We’ve discussed the merger proposal of Checker and International Harvester in the past. The proposal was penned by Robert H. Eppler Vice President for Foote Cone & Belding. The IH acquisition never happened, it’s not clear that the idea was discussed beyond the Foote Cone & Belding proposal. Was this proposal taken seriously by Checker Motors Corp?

Upon reviewing the letter some 50 years later there are several points of interest. Six key points/ideas were put forward. Point 4 stated “With International Harvester’s large rural dealer population, this highly practical passenger car line with local parts and service might be offered to rural families for the first time.”

This was not the first time that Checker and farming were seen as a perfect match. In 1963 Checker distributed a brochure titled: Checker Marathon Farm & Ranch brochure. The brochure was packed full of reasons why Checker made sense for farming. The brochure was also full of photos of farm setting and Checkers doing farming work. Take a look at the header of this blog, Checkers can haul sheep!

CMC pitched “Most of your farm manchinery 1s built to last – build to withstand tremendous workloads and hours…..why not consider the one car that is built the same way? The brochure also pitched high ground clearance “higher road clearance and bigger 15” wheels let you wheel your Checker Marathon with ease – where roads exist and where they do not – and without fear of “bottoming out”.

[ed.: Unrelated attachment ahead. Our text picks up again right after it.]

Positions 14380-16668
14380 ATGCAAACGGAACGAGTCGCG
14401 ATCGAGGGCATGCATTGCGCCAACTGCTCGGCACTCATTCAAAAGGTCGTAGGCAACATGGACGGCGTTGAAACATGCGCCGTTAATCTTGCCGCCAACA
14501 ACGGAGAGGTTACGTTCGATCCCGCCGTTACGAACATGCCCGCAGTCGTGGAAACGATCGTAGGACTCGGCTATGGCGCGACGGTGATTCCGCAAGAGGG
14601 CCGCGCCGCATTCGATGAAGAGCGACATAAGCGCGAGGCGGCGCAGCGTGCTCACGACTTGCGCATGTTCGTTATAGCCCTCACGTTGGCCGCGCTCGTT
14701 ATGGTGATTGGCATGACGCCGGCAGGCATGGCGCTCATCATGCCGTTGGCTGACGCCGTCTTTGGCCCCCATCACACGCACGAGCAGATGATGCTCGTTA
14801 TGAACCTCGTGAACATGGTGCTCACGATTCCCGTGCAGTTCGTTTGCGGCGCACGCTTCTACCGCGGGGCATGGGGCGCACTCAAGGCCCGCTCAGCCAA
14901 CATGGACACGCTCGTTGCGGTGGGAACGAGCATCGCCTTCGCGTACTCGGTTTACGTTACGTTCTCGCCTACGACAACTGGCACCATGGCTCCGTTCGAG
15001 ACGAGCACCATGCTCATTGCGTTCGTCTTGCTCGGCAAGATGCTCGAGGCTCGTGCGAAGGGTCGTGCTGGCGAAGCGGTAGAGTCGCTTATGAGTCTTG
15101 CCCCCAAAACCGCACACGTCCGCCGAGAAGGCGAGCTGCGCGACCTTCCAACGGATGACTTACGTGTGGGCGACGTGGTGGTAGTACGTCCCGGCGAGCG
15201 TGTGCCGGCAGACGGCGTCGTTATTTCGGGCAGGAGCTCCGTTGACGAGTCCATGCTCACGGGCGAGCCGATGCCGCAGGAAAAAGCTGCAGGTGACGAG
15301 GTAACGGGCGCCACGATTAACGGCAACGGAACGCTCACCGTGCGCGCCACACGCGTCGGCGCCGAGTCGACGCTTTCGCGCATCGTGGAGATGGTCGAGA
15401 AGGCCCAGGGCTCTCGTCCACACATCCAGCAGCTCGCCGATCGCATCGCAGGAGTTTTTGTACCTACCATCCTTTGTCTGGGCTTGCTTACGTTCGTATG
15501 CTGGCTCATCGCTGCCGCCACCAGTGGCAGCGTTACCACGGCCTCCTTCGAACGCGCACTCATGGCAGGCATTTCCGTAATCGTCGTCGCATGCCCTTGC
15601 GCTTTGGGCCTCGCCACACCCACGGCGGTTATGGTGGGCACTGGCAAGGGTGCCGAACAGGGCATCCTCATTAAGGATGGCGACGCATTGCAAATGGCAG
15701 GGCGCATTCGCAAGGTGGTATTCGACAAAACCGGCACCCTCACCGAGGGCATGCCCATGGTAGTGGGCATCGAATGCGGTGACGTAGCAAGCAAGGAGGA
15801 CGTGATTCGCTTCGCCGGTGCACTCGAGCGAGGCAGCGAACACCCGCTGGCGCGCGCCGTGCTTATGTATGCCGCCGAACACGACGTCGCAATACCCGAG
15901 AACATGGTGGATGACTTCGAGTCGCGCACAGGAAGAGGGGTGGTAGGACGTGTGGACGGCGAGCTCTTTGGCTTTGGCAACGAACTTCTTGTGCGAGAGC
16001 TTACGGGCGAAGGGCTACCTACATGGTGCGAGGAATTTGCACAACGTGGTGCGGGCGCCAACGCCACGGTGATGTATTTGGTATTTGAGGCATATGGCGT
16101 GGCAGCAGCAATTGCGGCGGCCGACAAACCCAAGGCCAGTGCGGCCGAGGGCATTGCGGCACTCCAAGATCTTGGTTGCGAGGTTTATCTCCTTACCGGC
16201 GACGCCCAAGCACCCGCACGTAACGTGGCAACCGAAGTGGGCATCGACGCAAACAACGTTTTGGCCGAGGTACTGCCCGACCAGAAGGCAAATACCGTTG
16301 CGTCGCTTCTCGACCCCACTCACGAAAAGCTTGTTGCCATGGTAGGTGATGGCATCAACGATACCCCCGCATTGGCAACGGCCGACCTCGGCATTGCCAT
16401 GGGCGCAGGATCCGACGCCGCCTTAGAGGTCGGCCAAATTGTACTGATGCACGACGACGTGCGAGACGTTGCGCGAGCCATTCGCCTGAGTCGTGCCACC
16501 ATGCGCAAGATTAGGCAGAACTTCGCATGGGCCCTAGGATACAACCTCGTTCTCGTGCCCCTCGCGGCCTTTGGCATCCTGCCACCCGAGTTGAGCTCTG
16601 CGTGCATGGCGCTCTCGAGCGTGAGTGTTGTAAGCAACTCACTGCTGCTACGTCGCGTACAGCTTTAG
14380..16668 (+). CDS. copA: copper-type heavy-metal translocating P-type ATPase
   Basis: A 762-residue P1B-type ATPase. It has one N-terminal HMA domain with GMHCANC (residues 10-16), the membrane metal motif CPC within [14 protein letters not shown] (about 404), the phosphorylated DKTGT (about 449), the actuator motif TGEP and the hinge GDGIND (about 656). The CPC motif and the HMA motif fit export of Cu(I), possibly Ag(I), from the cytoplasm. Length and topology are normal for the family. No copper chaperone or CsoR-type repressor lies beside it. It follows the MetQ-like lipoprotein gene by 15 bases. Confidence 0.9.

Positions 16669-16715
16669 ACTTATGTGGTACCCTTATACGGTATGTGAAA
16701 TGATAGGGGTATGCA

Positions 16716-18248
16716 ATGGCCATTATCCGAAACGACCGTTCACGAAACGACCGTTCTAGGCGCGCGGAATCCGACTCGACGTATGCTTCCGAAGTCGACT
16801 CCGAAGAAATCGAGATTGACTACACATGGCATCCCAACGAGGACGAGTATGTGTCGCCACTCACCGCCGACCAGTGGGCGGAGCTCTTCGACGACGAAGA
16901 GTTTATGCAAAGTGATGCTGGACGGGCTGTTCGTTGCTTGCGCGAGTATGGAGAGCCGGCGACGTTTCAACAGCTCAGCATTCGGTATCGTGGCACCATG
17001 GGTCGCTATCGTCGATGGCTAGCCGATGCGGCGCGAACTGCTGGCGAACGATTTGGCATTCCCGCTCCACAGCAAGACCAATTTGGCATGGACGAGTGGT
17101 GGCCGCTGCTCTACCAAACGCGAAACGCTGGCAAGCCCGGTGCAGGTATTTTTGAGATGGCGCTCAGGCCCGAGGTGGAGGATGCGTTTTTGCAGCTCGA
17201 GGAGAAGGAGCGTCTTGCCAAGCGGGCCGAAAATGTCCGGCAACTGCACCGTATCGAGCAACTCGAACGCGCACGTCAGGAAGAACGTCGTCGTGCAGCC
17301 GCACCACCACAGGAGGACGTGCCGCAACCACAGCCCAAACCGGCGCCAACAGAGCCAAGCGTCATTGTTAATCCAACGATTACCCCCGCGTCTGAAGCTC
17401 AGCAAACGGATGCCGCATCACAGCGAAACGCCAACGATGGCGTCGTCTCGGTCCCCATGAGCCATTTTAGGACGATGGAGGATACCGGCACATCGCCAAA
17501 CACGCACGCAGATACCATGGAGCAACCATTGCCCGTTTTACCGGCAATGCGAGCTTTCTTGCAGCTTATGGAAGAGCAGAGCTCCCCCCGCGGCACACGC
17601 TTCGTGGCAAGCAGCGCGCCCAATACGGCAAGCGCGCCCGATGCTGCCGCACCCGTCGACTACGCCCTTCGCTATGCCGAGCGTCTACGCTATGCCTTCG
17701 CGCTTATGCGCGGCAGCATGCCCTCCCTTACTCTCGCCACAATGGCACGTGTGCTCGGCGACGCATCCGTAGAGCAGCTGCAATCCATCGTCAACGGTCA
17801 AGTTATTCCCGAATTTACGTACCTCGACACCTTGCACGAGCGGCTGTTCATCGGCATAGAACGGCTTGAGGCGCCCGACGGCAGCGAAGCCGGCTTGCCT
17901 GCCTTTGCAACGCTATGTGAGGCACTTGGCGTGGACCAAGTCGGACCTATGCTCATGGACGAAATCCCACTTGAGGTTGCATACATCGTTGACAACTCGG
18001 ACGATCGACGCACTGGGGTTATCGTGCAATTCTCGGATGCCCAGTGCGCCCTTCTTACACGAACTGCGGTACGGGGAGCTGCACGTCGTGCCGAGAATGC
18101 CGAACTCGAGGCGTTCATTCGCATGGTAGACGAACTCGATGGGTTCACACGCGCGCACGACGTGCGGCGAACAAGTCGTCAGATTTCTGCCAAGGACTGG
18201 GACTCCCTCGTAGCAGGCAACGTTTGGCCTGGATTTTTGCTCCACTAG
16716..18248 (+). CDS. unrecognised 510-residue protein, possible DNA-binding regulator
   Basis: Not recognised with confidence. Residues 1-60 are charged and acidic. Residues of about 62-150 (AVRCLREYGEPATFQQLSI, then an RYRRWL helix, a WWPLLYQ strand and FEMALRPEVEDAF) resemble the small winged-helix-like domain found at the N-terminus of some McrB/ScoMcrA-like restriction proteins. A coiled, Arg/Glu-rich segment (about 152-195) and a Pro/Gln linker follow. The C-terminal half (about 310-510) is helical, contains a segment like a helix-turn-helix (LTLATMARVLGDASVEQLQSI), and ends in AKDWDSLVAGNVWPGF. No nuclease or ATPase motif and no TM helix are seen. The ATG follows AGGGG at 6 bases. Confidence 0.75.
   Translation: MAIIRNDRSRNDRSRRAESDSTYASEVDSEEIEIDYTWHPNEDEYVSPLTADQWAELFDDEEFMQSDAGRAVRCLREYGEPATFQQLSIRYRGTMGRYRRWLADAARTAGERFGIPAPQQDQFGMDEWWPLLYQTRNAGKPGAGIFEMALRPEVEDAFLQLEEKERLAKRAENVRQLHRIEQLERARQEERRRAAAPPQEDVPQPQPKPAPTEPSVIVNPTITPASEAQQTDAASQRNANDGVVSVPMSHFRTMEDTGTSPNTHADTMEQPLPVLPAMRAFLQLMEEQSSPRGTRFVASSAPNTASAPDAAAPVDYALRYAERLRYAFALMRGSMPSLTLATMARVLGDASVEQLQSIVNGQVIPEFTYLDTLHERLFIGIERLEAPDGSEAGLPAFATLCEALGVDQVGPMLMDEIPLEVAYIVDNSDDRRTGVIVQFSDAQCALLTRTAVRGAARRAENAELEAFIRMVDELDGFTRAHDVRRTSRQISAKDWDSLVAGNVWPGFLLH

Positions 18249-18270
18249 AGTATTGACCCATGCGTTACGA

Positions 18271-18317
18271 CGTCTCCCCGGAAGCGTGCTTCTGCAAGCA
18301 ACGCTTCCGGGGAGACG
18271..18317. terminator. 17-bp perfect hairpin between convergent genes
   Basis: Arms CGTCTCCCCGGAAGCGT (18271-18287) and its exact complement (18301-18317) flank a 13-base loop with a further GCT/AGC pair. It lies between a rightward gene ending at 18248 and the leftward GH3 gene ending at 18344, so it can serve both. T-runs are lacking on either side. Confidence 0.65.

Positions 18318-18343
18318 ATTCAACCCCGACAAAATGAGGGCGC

Other key features promoted to farmers was Checker short overhang that allowed for greater maneuverability. The brochure also promotes the ability for Checker to carry loads (even sheep) in the cargo area supported by Checker’s strong frame and suspension.

Based on known survivor data, it’s pretty clear that Checkers are still largely found in urban areas.  In the end Checker’s never became a prominent feature on the farm as envisioned in the Checker brochure and Eppler letter.

As a post script, he have heard from former Checker employees that have told us that the Checker wagon used in the photo shoot, lost its new car smell during the photo shoot! Apparently an executive car, it smelled of sheep for years!

If you would like to see the full brochure, just click on the cover below and you’ll be able to see the entire brochure in the ICTA archive.